NTSB Identification: MIA06FA090.
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Accident occurred Sunday, April 16, 2006 in Gainesville, FL
Probable Cause Approval Date: 03/31/2008
Aircraft: Beech B-60, registration: N999DE
Injuries: 3 Fatal.

NTSB investigators either traveled in support of this investigation or conducted a significant amount of investigative work without any travel, and used data obtained from various sources to prepare this aircraft accident report.

The airplane crashed into the terminal building following a loss of control on takeoff initial climb from runway 25. Witnesses reported that shortly after takeoff, the airplane banked sharply to the left, then it seemed to momentarily stabilize and commence a climb before beginning to roll to the left again. The airplane rolled to an inverted position, entered a dive, collided with the airport terminal building and exploded on impact. The entire airplane sustained severe fire and impact damage. Examination of the engines and propellers revealed no evidence of any discrepancies that would preclude normal operation. All the propeller blades displayed signatures indicative of high rotational energy at the time of impact, indicating that both propellers were rotating, not feathered, and the engines were operating at high power at the time of impact. Components of the autopilot system, specifically the pitch servo assembly and a portion of the roll servo assembly, were identified in the wreckage. The portion of the roll servo assembly found remained attached to a piece of skin torn from the airframe and consisted of the mounting bracket for the roll servo with the capstan bolted to the bracket, clearly indicating that this component had been reinstalled and strongly suggesting that the pilot reinstalled/reactivated all of the removed autopilot components the day before the accident. Maintenance personnel started an annual inspection on the airplane the month prior to the accident and found an autopilot installed in the airplane without the proper paperwork. The pilot explained to them that he designed and built the autopilot and was in the process of getting the proper paperwork for the installation of the system in his airplane. During the inspection, a mechanic found the aileron cable rubbing on the autopilot's roll servo capstan so the mechanic removed the roll servo along with the capstan. Additionally, mechanics disabled the autopilot's pitch servo and removed the autopilot control head. They were in the process of completing the inspection when the pilot asked for the airplane stating that he needed it for a trip. The pilot also asked that the airplane be returned to him without the interior installed. Two days before the accident, the airplane was returned to the pilot with the annual inspection incomplete. The autopilot control head, roll servo and capstan were returned to the pilot in a cardboard box on this date. A friend of the pilot reported that the day before the accident, the pilot completed reinstalling the seats and "other things" in order to fly the airplane the next day. It is possible that improper installation or malfunction of the autopilot resulted in the loss of control; however, the extent of damage and fragmentation of the entire airplane wreckage precluded detailed examination of the flight control and autopilot systems and hence a conclusive determination of the reason for the loss of control.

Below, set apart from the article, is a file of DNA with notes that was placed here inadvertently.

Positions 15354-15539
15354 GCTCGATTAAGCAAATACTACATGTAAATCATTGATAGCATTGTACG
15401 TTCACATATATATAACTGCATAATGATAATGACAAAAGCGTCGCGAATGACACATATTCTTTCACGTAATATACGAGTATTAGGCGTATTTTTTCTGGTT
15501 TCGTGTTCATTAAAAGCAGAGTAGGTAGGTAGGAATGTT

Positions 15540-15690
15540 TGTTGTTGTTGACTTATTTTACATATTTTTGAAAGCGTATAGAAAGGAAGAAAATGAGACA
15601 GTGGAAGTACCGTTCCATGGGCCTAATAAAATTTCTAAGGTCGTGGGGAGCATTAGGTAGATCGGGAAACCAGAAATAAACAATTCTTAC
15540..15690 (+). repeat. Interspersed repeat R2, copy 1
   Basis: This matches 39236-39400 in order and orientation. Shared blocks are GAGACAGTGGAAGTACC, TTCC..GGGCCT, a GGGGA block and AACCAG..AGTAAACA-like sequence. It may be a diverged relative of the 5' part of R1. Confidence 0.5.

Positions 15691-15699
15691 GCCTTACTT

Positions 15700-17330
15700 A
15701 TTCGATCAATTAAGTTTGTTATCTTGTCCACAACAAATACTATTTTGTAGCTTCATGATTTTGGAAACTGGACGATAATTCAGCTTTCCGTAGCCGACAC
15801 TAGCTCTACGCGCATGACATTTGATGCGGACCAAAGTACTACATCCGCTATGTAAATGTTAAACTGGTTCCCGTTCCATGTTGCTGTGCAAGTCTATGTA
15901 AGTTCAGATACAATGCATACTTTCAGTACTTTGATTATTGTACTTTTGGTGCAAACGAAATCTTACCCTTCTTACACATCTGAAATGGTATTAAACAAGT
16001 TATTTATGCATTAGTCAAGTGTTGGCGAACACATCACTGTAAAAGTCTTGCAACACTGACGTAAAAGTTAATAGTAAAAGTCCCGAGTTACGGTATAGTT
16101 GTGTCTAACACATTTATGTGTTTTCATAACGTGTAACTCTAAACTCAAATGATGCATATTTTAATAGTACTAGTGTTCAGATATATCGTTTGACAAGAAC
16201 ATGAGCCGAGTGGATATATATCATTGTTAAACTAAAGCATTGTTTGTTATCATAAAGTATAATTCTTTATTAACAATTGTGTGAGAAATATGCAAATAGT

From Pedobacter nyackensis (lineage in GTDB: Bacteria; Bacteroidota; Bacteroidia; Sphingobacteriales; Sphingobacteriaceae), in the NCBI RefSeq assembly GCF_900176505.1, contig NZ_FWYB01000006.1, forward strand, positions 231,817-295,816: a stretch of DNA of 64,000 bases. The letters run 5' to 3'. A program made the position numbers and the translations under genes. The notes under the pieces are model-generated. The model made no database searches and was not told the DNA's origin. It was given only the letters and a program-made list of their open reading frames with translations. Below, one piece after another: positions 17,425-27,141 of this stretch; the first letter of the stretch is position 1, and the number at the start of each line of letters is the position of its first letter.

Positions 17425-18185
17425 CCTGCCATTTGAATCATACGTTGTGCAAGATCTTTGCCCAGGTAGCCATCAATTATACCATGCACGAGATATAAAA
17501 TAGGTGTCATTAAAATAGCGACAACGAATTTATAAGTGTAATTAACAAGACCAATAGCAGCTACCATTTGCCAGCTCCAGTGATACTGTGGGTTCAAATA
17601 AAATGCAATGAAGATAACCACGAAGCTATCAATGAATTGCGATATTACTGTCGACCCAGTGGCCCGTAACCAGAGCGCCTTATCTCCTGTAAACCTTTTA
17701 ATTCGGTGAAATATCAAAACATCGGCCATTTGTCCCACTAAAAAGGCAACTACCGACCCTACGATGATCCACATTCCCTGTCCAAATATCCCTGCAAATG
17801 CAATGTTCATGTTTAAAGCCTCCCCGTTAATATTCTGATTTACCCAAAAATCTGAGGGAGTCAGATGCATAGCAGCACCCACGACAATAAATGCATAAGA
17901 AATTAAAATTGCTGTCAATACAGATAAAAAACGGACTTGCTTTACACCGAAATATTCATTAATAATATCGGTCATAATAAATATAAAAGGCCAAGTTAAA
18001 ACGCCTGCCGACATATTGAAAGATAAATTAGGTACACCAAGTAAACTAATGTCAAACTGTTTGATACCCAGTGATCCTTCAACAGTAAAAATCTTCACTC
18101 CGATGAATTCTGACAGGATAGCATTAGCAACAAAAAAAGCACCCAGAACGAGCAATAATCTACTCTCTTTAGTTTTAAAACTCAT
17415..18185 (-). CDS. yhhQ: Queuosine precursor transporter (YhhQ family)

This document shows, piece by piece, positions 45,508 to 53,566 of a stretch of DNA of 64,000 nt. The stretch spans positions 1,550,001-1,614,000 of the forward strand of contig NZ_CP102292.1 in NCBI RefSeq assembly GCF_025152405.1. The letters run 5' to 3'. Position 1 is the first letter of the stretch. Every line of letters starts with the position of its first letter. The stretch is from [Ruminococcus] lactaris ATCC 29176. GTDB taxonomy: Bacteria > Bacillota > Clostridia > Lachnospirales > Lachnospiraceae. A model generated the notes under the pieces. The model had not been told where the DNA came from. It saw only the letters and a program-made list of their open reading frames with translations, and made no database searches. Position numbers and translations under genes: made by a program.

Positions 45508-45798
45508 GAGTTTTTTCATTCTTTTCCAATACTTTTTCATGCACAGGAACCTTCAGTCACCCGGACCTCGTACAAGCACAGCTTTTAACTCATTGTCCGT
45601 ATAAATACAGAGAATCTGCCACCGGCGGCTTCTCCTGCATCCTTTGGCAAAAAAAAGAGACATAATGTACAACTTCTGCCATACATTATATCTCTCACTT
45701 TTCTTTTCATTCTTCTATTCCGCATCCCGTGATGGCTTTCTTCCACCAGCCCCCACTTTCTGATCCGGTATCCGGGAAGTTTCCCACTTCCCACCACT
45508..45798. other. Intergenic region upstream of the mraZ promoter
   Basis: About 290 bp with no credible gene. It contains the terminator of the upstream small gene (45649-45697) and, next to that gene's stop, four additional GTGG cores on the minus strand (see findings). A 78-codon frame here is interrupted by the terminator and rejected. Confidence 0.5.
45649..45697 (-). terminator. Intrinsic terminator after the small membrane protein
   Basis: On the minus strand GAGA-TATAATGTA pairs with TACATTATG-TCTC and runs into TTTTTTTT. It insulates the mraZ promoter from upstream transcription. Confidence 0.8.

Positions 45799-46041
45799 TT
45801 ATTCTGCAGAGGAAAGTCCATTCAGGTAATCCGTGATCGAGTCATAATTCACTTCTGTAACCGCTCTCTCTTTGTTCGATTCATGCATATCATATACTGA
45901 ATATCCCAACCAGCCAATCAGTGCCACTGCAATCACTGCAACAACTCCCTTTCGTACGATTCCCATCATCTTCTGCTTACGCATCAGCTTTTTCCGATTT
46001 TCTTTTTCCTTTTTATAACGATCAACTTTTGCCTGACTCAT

The National Transportation Safety Board determines the probable cause(s) of this accident to be:

The loss of control for an undetermined reason.

Full narrative available

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